A-Z of Translation – the letter X:
It took a bit of ingenuity to find an entry for X:
XL – Translators will often encounter abbreviations of one kind or another. In the case of sizes and units of measurement, conversion to the sizes/units commonly used in the target language will often be required (ranging from converting yards to metres to trickier issues like switching from fuel consumption in miles per gallon to the number of litres consumed per 100 kilometres).
Some abbreviations may be harder to crack, particularly those which are specific to a certain sector or even to an individual organisation. Checking with the client may be the only way to establish the meaning. And if there is no equivalent in the target language, it might be necessary to write out the abbreviation, which becomes rather clumsy if it occurs multiple times in the source text (or you have to invent a new abbreviation in the target language, which is not ideal).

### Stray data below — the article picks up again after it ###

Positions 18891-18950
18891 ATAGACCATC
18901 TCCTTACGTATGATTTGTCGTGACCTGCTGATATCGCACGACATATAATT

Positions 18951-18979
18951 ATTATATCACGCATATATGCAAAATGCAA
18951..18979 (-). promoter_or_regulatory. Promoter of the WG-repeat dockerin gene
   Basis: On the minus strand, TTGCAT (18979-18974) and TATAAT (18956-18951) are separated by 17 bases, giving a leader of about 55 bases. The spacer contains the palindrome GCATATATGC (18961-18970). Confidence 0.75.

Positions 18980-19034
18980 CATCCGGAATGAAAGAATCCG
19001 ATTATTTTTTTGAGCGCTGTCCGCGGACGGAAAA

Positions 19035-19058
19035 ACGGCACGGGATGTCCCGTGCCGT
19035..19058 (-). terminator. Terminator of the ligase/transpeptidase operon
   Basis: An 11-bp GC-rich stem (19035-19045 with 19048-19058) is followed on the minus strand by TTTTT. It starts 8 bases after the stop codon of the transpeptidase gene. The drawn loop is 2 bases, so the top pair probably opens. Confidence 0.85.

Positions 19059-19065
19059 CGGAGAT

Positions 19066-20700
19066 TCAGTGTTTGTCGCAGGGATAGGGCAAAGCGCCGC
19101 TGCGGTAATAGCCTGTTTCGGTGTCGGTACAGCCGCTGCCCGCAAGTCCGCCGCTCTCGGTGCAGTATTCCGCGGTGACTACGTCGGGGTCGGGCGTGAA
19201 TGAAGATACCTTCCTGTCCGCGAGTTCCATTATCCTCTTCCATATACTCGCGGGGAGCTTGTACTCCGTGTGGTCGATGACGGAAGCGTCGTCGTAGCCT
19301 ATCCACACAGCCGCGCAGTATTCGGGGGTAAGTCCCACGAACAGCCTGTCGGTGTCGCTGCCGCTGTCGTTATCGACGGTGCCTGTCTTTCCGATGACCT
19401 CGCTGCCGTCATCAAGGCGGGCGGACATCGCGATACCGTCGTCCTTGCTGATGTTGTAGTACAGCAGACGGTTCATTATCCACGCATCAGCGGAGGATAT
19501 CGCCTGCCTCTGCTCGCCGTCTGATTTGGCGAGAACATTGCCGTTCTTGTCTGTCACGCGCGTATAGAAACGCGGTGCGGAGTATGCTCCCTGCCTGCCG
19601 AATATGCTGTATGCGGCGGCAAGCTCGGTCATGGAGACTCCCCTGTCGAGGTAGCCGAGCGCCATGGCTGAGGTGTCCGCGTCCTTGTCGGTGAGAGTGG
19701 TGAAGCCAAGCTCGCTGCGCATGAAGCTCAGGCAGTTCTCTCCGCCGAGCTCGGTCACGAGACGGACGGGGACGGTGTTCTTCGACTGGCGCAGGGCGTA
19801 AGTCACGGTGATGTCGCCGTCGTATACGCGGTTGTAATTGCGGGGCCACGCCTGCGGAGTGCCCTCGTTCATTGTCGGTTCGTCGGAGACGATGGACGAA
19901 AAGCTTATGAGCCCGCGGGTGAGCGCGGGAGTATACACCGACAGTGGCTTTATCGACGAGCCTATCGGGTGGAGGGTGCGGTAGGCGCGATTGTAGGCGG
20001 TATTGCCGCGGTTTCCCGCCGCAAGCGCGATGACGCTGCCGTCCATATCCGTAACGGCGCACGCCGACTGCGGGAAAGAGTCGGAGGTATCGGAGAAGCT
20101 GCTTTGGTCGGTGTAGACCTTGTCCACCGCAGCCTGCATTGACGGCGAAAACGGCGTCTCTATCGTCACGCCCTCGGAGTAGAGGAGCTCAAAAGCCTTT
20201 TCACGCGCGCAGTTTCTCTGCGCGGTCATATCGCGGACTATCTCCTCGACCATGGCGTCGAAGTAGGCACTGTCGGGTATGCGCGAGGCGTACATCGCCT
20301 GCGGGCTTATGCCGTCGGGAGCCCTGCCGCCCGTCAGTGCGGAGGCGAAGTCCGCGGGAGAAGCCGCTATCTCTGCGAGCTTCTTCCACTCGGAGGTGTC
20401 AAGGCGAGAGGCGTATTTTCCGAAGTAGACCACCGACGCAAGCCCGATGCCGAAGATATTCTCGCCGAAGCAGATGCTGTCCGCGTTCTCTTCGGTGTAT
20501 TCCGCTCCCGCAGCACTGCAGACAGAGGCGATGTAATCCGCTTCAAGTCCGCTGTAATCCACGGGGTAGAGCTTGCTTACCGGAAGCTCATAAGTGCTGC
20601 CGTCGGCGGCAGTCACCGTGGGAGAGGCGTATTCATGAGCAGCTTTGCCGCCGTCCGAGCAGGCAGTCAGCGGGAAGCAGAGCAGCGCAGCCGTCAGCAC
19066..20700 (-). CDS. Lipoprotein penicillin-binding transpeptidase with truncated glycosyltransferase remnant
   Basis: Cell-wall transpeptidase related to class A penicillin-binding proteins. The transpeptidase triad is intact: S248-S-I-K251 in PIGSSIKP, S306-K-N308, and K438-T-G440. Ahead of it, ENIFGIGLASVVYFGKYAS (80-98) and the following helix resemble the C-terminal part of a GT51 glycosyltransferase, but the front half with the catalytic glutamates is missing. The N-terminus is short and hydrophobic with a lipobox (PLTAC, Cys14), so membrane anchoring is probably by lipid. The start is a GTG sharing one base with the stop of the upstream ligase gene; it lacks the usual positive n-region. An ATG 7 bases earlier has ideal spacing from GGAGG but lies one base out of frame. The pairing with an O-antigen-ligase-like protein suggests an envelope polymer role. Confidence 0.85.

We won’t consider text speak here, but it’s probably making many translators’ lives more difficult. Things like “CU 2morrow” and “ROFL” are just the tip of a large and growing iceberg.
Abbreviations can thus involve a surprising amount of effort. They also provide further proof that paying for translation by the number of words or characters is only really a least worst approach – it could take an hour of research to get to the bottom of a tricky abbreviation, rather than the couple of seconds needed to translate a common word.